In this study, we established a standardized challenge for measuring salmon resistance to sea lice infection, estimated the heritability of resistance to sea lice in young fish and developed a mathematical model to predict the response to selection for increased resistance to sea lice. Specifically, we estimated the heritability of abundance of lice during the early and late stages of initial infection. These estimates enabled us to identify the time window during the infection process that maximizes differences between families, while minimizing fish stress. We also compared whole-body counts with individual side counts to help design accurate yet practical industry protocols. Our mathematical model of parasite transmission dynamics accounted for genetic variation in fish resistance and allowed us to compare the effect of selection under alternative management scenarios. The model predicts the expected parasite loads in both selected and unselected individuals and estimates the potential for reduction in the frequency of chemical treatments in selected populations.
2. Material and methods
2.1. Experimental infection trials
Sea lice have a direct life cycle comprising eight stages separated by moults . The key infectious stage is the free-swimming copepodid that establishes contact with the host following a short planktonic phase (figure 1).
The infection trial was carried out at the Marine Environmental Research Laboratory at Machrihanish. Salmon smolts, at 1 year after hatching, were purchased from Landcatch Natural Selection Ltd (N = 1479). The salmon came from 31 sire families with an average of 45 fish per family. Salmon were challenged in a single tank with a moderate dose of copepodid larvae (96 per fish) and monitored daily until the majority of parasites had moulted into chalimus I (figure 1). Seven days post infection (dpi) approximately half of the fish (N = 725) were sampled over a 10 h period following euthanasia with benzocaine. Each fish was identified using a passive integrated transponder (PIT) tag, weighed, measured and fixed in 10% neutral buffered formalin, with a fin clip separately archived in ethanol. The remainder of the fish was monitored until most of the lice had reached the chalimus II stage (17 dpi) and was sampled as above. All lice for each fish were counted using a stereo-microscope (Olympus SZ-40). Days 7 and 17 were chosen to cover the developmental stages of the parasite. These timings will vary with water temperature. Day 7 is close to the start of infection but allows lice to be seen and counted more easily. Day 17 is just before moulting into motile pre-adults. Although pre-adults and adults are easier to count than developmental stages their ability to move between hosts means these counts would not reflect the resistance status of the host.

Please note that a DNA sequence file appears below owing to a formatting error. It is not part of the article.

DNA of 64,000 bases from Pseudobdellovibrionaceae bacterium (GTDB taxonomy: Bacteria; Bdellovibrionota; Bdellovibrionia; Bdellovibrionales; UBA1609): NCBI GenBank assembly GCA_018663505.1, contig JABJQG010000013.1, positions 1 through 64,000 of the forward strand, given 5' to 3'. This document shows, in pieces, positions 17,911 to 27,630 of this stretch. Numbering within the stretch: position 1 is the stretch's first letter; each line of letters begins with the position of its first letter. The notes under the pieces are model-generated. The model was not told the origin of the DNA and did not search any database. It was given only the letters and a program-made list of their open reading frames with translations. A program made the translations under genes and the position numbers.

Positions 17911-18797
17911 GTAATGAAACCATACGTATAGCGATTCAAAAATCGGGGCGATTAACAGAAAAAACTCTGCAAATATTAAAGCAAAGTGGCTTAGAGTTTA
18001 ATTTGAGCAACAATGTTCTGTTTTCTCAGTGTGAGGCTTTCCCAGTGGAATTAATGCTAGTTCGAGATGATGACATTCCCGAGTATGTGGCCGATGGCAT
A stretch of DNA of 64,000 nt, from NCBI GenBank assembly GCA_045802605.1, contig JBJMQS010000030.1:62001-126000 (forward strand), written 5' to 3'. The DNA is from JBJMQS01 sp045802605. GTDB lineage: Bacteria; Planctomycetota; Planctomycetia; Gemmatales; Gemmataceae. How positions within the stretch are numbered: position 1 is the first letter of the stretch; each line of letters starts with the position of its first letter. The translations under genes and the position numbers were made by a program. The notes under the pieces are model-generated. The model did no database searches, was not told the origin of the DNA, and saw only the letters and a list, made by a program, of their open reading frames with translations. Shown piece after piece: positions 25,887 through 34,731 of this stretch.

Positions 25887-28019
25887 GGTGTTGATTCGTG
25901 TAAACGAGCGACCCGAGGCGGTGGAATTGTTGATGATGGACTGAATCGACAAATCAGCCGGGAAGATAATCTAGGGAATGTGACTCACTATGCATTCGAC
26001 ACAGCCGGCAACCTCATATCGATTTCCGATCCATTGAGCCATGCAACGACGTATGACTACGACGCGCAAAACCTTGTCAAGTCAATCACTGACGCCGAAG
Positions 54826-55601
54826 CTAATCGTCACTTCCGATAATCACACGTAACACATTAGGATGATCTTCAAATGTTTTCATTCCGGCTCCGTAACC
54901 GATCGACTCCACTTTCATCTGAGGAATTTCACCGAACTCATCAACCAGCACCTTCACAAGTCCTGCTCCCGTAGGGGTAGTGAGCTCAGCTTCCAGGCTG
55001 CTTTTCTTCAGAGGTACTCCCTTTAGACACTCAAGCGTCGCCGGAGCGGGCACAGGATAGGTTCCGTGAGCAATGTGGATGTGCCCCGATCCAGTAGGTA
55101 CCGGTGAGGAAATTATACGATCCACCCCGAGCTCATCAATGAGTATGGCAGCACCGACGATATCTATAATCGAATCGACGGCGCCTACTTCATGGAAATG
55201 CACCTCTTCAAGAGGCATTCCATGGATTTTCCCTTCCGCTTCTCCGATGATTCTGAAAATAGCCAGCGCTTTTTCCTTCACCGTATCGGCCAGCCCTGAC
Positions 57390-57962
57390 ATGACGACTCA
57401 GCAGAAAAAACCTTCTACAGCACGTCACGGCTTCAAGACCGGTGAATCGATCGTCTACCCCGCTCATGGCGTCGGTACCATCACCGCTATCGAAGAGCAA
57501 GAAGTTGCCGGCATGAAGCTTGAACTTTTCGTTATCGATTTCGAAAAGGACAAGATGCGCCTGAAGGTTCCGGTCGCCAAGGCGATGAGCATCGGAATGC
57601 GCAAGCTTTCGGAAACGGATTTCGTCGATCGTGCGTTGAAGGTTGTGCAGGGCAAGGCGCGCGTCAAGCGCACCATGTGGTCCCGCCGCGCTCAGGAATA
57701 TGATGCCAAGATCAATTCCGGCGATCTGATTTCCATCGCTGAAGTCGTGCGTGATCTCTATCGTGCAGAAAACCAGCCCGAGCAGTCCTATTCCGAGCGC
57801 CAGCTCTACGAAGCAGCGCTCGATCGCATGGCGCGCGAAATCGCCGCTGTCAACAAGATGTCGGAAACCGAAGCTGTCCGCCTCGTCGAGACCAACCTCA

The experiment was designed to allow the estimation of the heritability of susceptibility to sea lice infection. Heritability is defined as the proportion of the total variation that is due to inherited genetic variation  and is estimated from the resemblance among relatives . Statistical analysis of louse counts was carried out using SAS v. 9.3 (SAS Institute Cary, NC, USA), and R v. 3.2.0 . Generalized linear mixed modelling with a negative binomial error structure and dpi as a fixed effect as well as sire and dam as random effects was used to compare counts at 7 and 17 dpi. Pedigree information and louse counts were analysed using the ASReml program  to generate heritability values in an animal model [30,33]. Lice counts were log transformed for the heritability analysis.
2.2. Epidemiological model with selective breeding and sea lice control
The epidemiological model of sea lice infection and control was based on a previously published model which described the epidemiological dynamics of sea lice infection in salmon farms in Scotland over the 2 year production cycle and simulated the effect of treatment with hydrogen peroxide and cypermethrin . This model did not account for heterogeneity in susceptibility between individual fish.